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I want to implement a new REST-based API on our infrastructure, and OAuth seems to be the way to go.

For our implementation, there will first just be server-to-server access, which will be completely unrestricted. I believe this is called two-legged authorization.

Later on, we'd like to allow the API to be consumed by the browser, which will turn our authorization into three-legged.

Is there a good starting point for implementing this? How can we fully authorize a server and down the road add restricted authorization per-user?

The OAuth specification is not really helpful in these scenarios, but I believe this implies we need to create a never-expiring session for the server-to-server access, and later on add normal sessions with limited access for user-only APIs.

I'm hoping to find starting points for more information, let me know!

Is OAuth for me? I'm only looking for a authenticated request system, and only the consumer and service provider exist in this scenario. The end-user does not come in to play!

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3 Answers 3

Ya, OAuth is probably for you.

There are actually two OAuth specifications, the 3-legged version and the 2-legged version. The 3-legged version is the one that gets most of the attention, and it's not the one you want to use.

The good news is that the 2-legged version does exactly what you want, it allows an application to grant access to another via either a shared secret key (very similar to Amazon's Web Service model, you will use the HMAC-SHA1 signing method) or via a public/private key system (use signing method: RSA-SHA1). The bad news, is that it's not nearly as well supported yet as the 3-legged version yet, so you may have to do a bit more work than you otherwise might have to right now.

Basically, 2-legged OAuth just specifies a way to "sign" (compute a hash over) several fields which include the current date, a random number called "nonce," and the parameters of your request. This makes it very hard to impersonate requests to your web service.

OAuth is slowly but surely becoming an accepted standard for this kind of thing -- you'll be best off in the long run if you embrace it because people can then leverage the various libraries available for doing that.

It's more elaborate than you would initially want to get into - but the good news is that a lot of people have spent a lot of time on it so you know you haven't forgotten anything. A great example is that very recently Twitter found a gap in the OAuth security which the community is currently working on closing. If you'd invented your own system, you're having to figure out all this stuff on your own.

Good luck!

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Great answer Chris. I don't suppose anyone has experience of a 2-legged provider in DotNetOpenAuth do they? –  Kieran Benton Nov 5 '10 at 17:00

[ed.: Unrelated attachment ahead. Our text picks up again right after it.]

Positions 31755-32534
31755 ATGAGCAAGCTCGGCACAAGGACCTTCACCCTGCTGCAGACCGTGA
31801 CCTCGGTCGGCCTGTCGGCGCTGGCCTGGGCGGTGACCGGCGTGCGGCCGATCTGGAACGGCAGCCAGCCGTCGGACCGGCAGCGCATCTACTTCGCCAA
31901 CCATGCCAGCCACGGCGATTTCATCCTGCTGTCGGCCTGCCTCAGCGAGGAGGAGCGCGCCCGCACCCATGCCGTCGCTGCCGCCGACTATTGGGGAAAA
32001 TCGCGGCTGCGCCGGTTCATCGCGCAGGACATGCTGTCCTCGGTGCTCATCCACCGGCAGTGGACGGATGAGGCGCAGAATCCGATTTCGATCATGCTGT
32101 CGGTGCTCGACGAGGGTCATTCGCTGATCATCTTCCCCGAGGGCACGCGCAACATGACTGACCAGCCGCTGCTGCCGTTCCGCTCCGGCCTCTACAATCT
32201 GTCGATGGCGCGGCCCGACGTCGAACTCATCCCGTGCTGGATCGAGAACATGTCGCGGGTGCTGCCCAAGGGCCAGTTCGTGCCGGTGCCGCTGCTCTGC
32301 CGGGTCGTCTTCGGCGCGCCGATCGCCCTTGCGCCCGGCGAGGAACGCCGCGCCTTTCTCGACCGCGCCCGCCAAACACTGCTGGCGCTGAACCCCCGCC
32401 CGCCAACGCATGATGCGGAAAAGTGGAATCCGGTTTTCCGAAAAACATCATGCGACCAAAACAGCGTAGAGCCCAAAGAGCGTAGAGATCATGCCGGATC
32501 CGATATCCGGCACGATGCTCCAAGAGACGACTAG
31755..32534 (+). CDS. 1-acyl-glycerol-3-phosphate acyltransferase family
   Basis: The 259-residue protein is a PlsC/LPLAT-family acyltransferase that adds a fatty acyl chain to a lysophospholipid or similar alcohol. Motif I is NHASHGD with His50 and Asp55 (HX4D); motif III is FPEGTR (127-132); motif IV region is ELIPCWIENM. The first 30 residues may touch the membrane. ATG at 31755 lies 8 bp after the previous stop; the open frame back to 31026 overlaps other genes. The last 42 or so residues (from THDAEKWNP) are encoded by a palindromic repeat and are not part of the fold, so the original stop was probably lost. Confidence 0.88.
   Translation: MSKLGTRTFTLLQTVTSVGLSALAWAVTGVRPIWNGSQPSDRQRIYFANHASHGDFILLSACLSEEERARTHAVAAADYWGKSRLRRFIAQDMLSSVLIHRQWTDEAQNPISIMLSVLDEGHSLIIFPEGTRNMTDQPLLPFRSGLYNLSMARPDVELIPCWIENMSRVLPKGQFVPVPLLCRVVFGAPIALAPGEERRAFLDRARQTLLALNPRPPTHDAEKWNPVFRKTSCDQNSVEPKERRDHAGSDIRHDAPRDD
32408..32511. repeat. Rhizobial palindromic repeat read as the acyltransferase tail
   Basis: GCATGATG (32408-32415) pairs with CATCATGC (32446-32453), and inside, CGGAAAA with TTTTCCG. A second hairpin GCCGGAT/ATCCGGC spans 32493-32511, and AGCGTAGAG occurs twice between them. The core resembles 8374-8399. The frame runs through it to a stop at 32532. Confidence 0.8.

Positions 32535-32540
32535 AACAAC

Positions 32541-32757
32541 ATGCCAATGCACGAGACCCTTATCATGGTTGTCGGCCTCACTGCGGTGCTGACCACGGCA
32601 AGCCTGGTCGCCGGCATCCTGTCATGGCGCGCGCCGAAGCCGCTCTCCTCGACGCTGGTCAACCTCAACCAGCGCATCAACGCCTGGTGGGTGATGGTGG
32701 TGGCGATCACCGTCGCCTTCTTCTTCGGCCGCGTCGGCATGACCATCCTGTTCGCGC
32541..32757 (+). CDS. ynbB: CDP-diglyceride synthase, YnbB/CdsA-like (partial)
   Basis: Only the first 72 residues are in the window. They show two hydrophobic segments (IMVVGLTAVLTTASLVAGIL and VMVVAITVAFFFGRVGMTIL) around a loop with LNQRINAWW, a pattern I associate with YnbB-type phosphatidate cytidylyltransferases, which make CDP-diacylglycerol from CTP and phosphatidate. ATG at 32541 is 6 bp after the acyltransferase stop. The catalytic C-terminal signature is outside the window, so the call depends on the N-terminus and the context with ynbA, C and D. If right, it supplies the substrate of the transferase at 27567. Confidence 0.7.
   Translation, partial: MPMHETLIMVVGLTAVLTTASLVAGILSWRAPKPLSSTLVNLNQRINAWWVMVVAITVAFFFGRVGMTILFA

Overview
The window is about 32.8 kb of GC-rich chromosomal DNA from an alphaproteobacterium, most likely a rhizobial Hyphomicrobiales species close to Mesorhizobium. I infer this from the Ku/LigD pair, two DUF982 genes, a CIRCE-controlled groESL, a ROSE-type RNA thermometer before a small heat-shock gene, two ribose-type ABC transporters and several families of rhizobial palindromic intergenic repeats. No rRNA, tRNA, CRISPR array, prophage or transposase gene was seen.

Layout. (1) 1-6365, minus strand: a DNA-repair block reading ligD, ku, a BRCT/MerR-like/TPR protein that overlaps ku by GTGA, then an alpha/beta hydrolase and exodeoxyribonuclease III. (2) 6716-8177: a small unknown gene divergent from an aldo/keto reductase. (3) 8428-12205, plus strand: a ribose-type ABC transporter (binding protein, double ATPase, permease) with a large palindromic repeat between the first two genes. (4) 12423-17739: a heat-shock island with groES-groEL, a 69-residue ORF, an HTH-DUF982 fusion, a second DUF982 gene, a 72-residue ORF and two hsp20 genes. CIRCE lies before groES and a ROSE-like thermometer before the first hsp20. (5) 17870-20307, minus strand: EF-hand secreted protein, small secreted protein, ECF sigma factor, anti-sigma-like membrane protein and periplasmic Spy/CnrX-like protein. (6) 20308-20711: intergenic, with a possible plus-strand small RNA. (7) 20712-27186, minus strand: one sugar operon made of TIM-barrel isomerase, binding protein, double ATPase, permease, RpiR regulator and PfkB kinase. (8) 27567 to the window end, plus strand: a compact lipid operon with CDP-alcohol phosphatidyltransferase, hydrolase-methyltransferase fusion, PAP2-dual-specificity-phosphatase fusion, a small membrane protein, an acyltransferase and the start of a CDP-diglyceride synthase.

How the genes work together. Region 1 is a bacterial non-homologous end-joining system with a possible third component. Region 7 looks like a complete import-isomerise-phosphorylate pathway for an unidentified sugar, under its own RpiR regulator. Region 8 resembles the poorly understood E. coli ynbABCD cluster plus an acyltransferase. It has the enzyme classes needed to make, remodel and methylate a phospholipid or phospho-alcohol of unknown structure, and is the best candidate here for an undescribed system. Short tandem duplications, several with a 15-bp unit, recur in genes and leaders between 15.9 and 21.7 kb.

Remember to distinguish between authentication and authorization. In some places, I believe that the OP mixes the two.

For example, once a server authenticates someone, it usually explicitly or implicitly (using cookies) provides an authentication token so that subsequent requests are already authorized.

It is up to the server how long the credentials last. It is smart to plan that the credentials will time-out at some point. Just have the client server be prepared to re-authenticate itself whenever it receives the "authorization expired" error response.

You don't want to try to provide a "never-expiring" session since:

  1. Everything expires at some point. For example, how will the client server be able to start accessing the application again if it loses power or is rebooted?

  2. You're creating an inflexible system. They tend to break more often.

  3. Since you know that you want to add additional types of logins in the future, instead of two types of logins (server clients and browser clients), make just one type of login now. The additional work for the client server will be to implement a "re-login as necessary" capability.
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Hi Larry, A never expiring session is common practice, and does not mean we lose the session when the server reboots. Sessions are stored in multiple databases and memcached instances. With session, I mean a 'persistent token'. Facebook uses this for instance. –  Evert May 19 '09 at 21:11
    
Lastly, our current system uses an 'API KEY', which is insecure because it needs to be sent plain over the wire (HMAC-MD5 based on a few variabels would be better), and the api key should under no circumstances end up on an end-users machine. This is why I went to oauth. –  Evert May 19 '09 at 21:13
up vote 2 down vote accepted

OAuth will end up being too difficult for our needs. I've decided to adopt Amazon S3's authentication scheme, simply because it fits our model better.

Thanks for helping out finding an answer though..

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